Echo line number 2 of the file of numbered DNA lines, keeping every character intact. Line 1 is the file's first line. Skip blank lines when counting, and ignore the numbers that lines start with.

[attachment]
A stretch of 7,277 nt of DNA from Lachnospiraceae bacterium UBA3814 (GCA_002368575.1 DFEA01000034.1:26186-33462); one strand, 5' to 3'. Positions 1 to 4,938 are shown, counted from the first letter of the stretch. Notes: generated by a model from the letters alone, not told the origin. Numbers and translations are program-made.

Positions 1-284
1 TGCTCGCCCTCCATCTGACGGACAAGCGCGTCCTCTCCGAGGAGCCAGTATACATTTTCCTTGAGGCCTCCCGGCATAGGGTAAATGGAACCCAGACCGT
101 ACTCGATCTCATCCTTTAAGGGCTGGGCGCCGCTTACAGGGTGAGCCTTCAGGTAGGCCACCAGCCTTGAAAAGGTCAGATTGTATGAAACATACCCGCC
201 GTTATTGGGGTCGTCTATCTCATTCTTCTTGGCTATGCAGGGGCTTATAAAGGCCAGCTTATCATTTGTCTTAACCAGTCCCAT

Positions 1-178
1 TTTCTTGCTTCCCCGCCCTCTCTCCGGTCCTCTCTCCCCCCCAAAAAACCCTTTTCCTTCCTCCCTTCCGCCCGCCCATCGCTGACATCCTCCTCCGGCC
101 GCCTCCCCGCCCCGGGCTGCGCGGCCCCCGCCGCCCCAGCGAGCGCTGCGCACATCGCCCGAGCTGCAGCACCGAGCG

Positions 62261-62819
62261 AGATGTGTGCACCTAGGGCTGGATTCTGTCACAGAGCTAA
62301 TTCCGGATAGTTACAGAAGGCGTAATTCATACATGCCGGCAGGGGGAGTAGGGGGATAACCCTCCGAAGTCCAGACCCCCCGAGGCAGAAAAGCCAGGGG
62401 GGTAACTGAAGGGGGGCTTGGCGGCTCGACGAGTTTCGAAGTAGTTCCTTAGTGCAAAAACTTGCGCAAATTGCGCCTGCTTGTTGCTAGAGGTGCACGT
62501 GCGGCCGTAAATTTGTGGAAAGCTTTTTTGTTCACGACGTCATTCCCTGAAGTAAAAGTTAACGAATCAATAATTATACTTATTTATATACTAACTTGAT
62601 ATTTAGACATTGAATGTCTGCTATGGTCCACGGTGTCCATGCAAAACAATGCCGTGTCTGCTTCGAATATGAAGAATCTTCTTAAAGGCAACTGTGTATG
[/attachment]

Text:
Positions 1-284